A semi-famous value investor, Michael Burry, featured in the Big Short (as Christian Bale) crushed the growth stock market from 2001-2005. In the middle of 2005, he was up 242% when the U.S. large growth market (S&P500) was down 6.84%. Michael Burry is the quintessential weird genius that we love to fall in love with, and hand our money over to. He did things differently, he didn’t take normal massive fees, he was incredibly awkward with people in person, he kept to himself, he obsessively studied the interworkings of the companies he invested in, just about everything you would expect from the next market genius. He’s most famous for predicting, and attempting to short, the housing crash in 2007. And now’s he’s rich, and semi-famous, and still investing. He recently stated that passive investing is a bubble, that he’s concentrated on water (you get it), that GameStop is undervalued, and that Asia is where it’s at. While these investment tips might accord with the laws of value investing, they hardly seem prudent.

Michael Burry is definitely smarter than I am, but here’s what I know:

1) Ken French, a professor of finance at the Tuck School of Business, Dartmouth College, who has spent much of his adult life researching and publishing in the sphere of economics and investing, conducted a study of mutual-fund managers (Luck versus Skill in the Cross-Section of Mutual Fund Returns) and found that only the top 2% to 3% had enough skill to even cover their own costs. Eugene Fama, another father of economic and investing academia, who co-wrote the paper with Ken French, summarizes their findings this way: “Looking at funds over their entire lifetimes, only 3% demonstrate skill after accounting for their fees, and that’s what you would expect purely based on chance.” Of the managers who do exhibit enough skill to cover their own costs, it’s hard to determine whether an actual skill is at work or it’s simply a facet of luck; most free-market scholars lean towards luck.

2) Fama continues: “Even the active funds that have generated extraordinary returns are unlikely to do better than a low-cost passive fund in the future.” Some managers do well enough to cover their own costs and beat the market in a given year. Unfortunately, their success languishes quickly and they regress to the same plane that active managers on the whole occupy, which is underperforming the market.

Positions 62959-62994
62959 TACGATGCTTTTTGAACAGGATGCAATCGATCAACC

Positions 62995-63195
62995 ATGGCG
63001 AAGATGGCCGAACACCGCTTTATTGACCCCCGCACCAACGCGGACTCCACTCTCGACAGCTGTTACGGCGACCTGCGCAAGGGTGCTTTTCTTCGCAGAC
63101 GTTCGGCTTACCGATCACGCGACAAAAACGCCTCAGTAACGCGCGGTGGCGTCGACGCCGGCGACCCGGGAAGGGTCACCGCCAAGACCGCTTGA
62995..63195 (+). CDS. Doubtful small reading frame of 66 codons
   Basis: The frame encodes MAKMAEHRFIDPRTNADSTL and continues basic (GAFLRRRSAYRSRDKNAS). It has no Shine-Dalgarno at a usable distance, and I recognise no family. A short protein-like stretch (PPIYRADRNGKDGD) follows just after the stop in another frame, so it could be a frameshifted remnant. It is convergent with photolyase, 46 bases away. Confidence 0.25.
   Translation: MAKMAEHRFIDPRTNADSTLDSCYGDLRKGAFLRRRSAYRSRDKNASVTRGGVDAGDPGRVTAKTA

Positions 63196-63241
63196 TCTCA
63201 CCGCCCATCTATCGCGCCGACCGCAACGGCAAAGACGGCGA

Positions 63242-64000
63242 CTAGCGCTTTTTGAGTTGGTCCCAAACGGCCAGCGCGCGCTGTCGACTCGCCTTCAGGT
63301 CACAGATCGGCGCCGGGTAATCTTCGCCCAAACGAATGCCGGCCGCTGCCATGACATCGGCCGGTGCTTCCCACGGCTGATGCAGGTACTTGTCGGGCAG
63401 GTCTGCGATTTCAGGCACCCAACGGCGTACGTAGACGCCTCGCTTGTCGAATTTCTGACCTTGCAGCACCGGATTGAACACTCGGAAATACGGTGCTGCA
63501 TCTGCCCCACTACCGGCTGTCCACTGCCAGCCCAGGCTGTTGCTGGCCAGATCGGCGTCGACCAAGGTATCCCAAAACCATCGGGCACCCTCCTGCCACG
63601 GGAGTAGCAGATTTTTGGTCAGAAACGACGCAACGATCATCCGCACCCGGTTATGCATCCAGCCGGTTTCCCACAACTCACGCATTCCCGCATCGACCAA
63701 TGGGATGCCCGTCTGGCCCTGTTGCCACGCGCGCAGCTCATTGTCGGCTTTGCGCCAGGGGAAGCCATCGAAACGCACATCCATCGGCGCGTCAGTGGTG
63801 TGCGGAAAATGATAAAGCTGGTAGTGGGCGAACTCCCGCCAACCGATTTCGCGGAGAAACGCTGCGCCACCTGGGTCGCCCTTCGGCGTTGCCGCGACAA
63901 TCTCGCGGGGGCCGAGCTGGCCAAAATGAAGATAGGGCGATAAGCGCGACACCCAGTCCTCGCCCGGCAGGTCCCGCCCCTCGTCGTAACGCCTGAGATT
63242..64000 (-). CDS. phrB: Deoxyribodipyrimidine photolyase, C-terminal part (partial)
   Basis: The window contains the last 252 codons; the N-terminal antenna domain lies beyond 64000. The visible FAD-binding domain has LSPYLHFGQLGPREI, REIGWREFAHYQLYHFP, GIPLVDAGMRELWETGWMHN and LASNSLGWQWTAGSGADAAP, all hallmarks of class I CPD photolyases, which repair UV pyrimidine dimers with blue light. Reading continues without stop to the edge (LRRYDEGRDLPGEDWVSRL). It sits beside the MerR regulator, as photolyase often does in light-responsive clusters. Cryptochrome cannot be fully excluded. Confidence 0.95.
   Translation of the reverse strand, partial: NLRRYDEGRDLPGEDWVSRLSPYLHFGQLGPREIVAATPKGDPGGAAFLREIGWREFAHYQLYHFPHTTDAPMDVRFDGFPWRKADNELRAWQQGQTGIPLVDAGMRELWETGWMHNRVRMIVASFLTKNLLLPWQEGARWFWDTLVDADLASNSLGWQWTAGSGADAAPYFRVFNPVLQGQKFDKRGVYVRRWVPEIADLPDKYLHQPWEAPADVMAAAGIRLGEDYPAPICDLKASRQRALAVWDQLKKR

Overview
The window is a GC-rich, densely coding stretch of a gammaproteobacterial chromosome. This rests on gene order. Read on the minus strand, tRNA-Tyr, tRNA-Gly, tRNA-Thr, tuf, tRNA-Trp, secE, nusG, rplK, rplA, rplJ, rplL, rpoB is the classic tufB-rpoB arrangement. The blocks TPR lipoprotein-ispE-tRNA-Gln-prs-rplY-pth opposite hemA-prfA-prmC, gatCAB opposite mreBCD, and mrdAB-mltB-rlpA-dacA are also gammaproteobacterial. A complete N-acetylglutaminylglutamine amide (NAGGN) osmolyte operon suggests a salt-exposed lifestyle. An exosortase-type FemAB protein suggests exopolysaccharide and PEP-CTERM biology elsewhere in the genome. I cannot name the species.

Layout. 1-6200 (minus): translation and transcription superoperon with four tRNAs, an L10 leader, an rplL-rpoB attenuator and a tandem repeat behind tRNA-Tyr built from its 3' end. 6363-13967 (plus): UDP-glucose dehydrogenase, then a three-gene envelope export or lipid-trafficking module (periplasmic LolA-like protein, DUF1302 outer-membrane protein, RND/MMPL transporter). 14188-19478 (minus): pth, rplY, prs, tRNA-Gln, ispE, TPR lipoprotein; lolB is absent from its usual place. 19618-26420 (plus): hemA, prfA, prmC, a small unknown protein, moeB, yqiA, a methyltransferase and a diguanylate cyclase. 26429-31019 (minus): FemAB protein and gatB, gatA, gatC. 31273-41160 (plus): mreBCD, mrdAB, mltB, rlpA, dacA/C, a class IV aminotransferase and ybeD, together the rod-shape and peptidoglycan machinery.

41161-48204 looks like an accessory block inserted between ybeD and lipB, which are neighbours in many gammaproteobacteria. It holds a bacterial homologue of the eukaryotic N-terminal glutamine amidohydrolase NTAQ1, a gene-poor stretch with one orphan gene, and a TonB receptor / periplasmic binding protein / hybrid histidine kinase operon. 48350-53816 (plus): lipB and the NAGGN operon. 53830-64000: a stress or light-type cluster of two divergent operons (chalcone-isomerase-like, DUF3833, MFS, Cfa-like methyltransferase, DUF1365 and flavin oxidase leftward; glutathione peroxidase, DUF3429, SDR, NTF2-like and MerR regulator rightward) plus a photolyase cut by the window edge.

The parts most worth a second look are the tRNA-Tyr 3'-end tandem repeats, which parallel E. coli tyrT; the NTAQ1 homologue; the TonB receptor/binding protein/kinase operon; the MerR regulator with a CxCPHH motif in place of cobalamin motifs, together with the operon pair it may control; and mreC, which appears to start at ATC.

So is Michael Burry, or any value investor, the weird, brilliant savant that we desperately want to attach our life-savings to, or is he one of the 3% of managers who have done well enough to cover their own fees, but who the data says is more likely to regress to market underperformance mean than to do it again? I know which side I’m playing.

Are you market timing?

Market timing is the practice of moving money in and out of the market, or in and out of specific sectors of the market, based on a belief that the market, or specific sectors of the market, will do well (in which case you’d be in) or poorly (in which case you’d pull out) in the future. If you’ve read about stock picking, market timing might sound familiar. Market timing is similar because it’s also built on a false premise that the market is inefficient, but it’s also a little bit different. Market timing is more subtle than stock picking. Instead of a belief that you can buy underpriced stocks and sell overpriced stocks, market timing is a larger bet on the future of entire market sectors. It gives the allusion that you can simultaneously be well-diversified and engage in market timing since you might always own a few different asset classes. It’s sort of like stock picking in disguise (it’s often called ‘tactical asset allocation’ which sounds super smart) because it’s essentially picking market sectors (asset classes) instead of stocks. Market timing can seem more legitimate than stock picking, but it’s still essentially gambling.